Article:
As a trade-off, the company saved itself a large sum in underwriting fees and the listing price was not negotiated “behind back doors” but determined with the supply-demand mechanism of the direct listing process. We do anticipate that other well-established brands, with strong balance sheet positioning, will pursue this route at some point in the future. This path obviously gives us as investors flexibility to sell our shares right away in the market, and not have to endure a discounting mechanism and a 180-day duration of potential downside market risk.

What does investment in late-stage companies do for portfolios that other asset classes and investment types can’t? 

An investment in late-stage companies can not only serve as an access to private growth equity but also as an equity stabilizer, stripping out a large percentage of systematic risk from the portfolio. As shown in our Performance and Risk Report [available to advisors], our correlation to public market equities has been quite low since the inception of the fund.

Furthermore, our fund serves as a completion-strategy, on a linear investment growth timeline.  If a company stays private for longer while growing, there must be an equal an opposite reaction on the public side. An opportunity cost. Our opportunity set is otherwise an investor’s opportunity cost in not making this a piece of the allocation pie.

What is a typical failure rate and return profile for investment in late-stage companies? 

As I stated, we look for companies that have the potential to return 2 to 3x in 2-3 years and that have typically at least $50 million annual revenues at the point of investment, with an annual revenue growth rate of 30% to 50% or more. Respective to our model, we anticipate that approximately 1/3rd of our investments will have a negative impact on the portfolio. We model this grouping to return an average of 60 cents on the dollar, in a negative impact scenario.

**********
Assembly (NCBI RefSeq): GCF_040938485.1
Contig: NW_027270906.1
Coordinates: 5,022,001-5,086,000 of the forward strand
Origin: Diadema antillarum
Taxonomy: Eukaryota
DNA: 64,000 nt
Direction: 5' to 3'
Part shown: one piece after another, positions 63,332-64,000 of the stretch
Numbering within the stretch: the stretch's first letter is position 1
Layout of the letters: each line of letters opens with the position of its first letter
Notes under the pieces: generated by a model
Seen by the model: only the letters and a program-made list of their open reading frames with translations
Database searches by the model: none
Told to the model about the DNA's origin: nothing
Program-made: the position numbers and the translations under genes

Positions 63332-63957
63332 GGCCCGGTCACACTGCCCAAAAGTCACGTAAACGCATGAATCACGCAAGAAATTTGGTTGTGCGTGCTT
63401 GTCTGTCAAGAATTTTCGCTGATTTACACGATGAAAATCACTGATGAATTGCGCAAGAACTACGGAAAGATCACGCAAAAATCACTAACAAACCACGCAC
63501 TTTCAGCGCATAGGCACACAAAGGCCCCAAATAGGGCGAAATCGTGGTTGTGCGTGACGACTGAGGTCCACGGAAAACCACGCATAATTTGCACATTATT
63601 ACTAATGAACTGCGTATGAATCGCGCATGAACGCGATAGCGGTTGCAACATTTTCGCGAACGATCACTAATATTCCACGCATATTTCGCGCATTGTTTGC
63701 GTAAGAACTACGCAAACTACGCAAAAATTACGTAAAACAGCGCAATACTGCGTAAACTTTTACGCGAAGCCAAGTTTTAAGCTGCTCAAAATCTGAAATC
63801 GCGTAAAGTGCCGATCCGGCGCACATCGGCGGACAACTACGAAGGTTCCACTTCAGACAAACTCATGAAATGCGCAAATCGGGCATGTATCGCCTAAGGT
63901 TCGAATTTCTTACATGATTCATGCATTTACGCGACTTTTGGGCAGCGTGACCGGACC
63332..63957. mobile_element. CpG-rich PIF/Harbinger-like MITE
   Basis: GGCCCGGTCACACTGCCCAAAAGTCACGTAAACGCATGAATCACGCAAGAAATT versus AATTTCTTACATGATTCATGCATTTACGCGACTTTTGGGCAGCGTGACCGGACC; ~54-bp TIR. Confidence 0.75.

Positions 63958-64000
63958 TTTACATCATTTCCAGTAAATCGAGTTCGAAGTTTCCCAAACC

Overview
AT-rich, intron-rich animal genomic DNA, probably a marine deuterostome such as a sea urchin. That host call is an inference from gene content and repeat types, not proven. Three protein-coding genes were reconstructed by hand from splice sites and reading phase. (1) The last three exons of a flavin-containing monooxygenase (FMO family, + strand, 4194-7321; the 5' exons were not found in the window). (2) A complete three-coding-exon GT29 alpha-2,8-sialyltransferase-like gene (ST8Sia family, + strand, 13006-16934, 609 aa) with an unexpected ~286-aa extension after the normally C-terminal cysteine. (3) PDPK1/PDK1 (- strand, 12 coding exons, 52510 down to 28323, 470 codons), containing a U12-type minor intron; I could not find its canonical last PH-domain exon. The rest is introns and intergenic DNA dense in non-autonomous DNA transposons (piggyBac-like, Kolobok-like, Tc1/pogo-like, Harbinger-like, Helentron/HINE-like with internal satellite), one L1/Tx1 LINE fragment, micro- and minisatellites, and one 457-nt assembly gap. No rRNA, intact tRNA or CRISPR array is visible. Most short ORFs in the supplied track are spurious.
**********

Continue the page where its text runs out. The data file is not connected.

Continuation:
Interval funds have minimum repurchase requirements on a regular basis. How does a program like SharesPost 100 Fund, which is looking to provide investors with exposure to illiquid VC-backed startups, plan for periodic repurchasing of investor’s interests?

We match off our quarterly redemption liability and always hold at least 5% in cash to meet these demands. The fund has never had to prorate an investor in the operating history of the fund, dating back to March 2014. 

Valuations for some of the VC-backed tech companies, including some of the younger ones, like Peloton, seem astronomical. Is there reason to be concerned that there is a “unicorn bubble”?  If so, how would this unwind for late-stage investors?    

Valuation analysis is certainly a very important part of what we do in managing to our mandate.  Companies are staying private for longer; in turn, they are being funded with larger and larger rounds than ever before.  These rounds serve as “quasi-IPO” events and have served to increase the overall valuation of companies, sometimes rapidly, in efforts to fuel growth. 

Understanding the intricacies of this investment discipline is one of our key value propositions at SP Investment Management. There are investments that we say “no” to on a daily basis, and many times the reason is because of the valuation. 

Our accounting process mandates that we carry many of our positions at discounted levels to “consensus market valuations” to build in a risk discount for lack of marketability, down-rounds, lower sale prices, etc. 

Do any of the series available to late-stage investors provide any meaningful ability for investors to participate in the corporate governance of the VC-backed firm?

In a new financing offering, the company typically grants board seats to significant investors. The SharesPost 100 Fund is typically holding less than 5% of a company and by that is unlikely we will have board representation, but fund management is typically in active conversations with executives and board members of the portfolio companies.

Do you have any parting words for our readers?

In the last 15 years, technology-focused companies have been the driver of the US GDP growth. Innovation can now be found in every industry: from classic technology sectors to transportation, travel, financial services and many more.

Many innovations are still to come and will change the world as we know it today – just imagine the potentials of artificial intelligence or new genetic treatments. It is this future in which we are investing in.

Note: this post does not constitute FactRight’s endorsement or recommendation to purchase or sell any investment securities. The views expressed by the interviewee in this post are solely those of Mr. Weber. FactRight has been engaged to provide regular due diligence reviews on SharesPost 100 Fund behalf of financial services clients, available on FactRight’s Report Center for eligible parties to access.

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Filed Under: Interval Funds